The purpose of Monte Carlo Sampling is to predict performance without building hundreds of samples or conducting lots of experiments. It relies heavily on repeated random sampling, generally approximating solutions. It is used most often in cases where analytical or numerical solutions do not exist or are to complicated to calculate.

The Monte Carlo method focuses on estimating the expectation of a function using a range of samples, where it is aimed to evaluate the following: Let g(y) be some function, where Y1,…, YN are independent and identically distributed, of a sample of size N for discrete variables,

E[g(Y)]=∑_(y=0)^n▒g(y)p(y) , (Chung, Kai L (1974))

Taking an estimate of g(Y) to be 1/N ∑_(i=1)^N▒〖g(Y_i)〗 we can show the following properties:

Unbiased

E(1/N ∑_(i=1)^N▒g(Y_i ) )=E(g(Y)),

(by linearity of expectation, (Meyer, Albert R and Rubinfeld, Ronitt (2005))),

Variance tends to 0 as N tends to ∞

Var(1/N ∑_(i=1)^N▒g(Y_i ) )=1/N×Var(g(Y))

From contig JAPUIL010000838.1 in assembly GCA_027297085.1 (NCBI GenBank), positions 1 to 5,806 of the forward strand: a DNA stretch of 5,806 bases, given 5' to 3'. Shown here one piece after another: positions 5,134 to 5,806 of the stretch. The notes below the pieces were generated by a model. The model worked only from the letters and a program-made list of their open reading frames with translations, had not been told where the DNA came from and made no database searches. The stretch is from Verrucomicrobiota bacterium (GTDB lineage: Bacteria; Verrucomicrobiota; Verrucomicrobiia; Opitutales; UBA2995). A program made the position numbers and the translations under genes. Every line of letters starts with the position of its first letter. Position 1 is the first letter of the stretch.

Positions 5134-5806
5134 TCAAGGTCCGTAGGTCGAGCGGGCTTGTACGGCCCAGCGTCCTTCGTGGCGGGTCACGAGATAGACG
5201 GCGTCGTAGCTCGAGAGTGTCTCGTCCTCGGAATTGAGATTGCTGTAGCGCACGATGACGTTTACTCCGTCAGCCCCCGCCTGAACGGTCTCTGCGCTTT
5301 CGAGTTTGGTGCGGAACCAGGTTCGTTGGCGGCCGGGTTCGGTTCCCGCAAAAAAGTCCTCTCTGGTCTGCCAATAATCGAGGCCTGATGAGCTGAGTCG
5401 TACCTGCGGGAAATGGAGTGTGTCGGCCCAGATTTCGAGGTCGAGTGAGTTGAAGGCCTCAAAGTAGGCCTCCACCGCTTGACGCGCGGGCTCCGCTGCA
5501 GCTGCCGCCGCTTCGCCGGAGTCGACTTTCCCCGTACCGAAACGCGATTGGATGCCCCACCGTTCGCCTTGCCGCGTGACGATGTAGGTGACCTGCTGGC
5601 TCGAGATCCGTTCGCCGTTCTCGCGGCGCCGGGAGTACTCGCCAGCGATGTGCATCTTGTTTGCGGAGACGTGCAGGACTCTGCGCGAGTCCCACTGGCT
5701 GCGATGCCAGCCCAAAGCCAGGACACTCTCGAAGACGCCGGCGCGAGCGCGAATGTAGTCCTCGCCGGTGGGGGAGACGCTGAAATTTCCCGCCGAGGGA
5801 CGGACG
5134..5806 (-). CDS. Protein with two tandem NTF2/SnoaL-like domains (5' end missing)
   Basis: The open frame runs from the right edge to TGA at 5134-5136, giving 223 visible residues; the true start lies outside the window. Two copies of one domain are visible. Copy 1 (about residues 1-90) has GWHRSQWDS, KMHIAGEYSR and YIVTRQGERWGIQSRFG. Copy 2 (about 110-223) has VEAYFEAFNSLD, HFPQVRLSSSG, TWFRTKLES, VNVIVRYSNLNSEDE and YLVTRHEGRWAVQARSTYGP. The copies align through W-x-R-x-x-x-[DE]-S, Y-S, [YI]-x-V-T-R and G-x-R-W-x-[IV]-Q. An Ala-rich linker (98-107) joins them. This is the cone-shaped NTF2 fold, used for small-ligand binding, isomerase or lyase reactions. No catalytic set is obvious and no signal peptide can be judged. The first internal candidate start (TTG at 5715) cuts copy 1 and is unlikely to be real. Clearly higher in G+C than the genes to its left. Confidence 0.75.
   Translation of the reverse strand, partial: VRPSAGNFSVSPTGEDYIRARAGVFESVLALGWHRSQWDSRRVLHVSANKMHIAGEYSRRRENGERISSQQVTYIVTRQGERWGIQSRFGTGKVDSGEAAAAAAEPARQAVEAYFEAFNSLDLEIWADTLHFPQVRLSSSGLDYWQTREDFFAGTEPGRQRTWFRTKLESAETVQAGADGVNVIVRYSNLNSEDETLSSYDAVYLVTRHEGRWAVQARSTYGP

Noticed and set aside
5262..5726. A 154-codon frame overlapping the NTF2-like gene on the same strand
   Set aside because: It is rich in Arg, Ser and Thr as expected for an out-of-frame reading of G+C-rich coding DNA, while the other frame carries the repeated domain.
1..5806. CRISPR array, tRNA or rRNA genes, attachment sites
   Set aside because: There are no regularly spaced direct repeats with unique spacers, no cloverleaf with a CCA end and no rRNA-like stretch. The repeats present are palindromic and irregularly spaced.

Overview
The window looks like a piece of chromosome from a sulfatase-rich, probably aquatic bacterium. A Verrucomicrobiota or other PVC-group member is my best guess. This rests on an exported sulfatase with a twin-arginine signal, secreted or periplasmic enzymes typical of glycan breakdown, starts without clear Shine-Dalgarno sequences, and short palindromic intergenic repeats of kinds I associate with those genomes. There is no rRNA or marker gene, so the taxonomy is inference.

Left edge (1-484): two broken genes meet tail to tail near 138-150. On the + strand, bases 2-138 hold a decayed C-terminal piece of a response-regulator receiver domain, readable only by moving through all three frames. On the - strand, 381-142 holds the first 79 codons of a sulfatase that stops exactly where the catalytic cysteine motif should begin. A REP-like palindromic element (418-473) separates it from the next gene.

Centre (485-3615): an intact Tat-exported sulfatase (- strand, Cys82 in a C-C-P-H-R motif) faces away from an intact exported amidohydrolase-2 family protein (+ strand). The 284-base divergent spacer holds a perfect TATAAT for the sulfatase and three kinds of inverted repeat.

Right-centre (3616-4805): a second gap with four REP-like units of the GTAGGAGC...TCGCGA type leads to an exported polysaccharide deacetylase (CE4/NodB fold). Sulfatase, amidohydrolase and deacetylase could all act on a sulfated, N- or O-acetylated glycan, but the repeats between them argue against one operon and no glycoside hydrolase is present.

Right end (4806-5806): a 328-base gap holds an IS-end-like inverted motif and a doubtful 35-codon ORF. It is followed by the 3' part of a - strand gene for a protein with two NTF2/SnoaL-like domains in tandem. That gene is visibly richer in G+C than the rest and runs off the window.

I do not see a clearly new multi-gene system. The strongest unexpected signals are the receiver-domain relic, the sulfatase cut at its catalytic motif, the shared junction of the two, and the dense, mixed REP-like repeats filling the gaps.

(by consistency, (statlect.com (2017)))

Standard deviation tends to 0 as N tends to ∞

SD(1/N ∑_(i=1)^N▒g(Y_i ) )=√(Var(1/N ∑_(i=1)^N▒g(Y_i ) ) )=1/√N SD(g(Y))

The standard deviation shown in formula (3) presents the error and therefore the error decreases proportionally as 1/(√N), where N is the total number of exam papers investigated, e.g. the number of times the simulation has been run.

There are 4 main steps to Monte Carlo sampling, as follows:

Determine the statistical properties of the possible inputs

Generate a set of random data, that follow the statistical properties above

Deterministic calculation

Statistically analyse the results

Example 3.1

For a multiple choice question, the steps are as follows:

Identify a binomial distribution (n, p), where n is the number of questions and p is the probability of getting an answer correct.

Generate some random data in R

Calculate the average expected score and variance

Compare results to exact calculations, determine the probability of passing the exam by guessing.

The random guess score, R_GS, is a mathematical statistic, (Docs.moodle.org (2017)), illustrating the mean score students would expected to achieve purely by guessing. This is only applicable for questions that are mathematically similar to multiple choice questions, such as belonging to the same statistical distribution, hence cannot be computed for essay based questions.

The random guess score throughout assumes that this sco

re is obtained with no prior knowledge on the subject matter and the question is answered random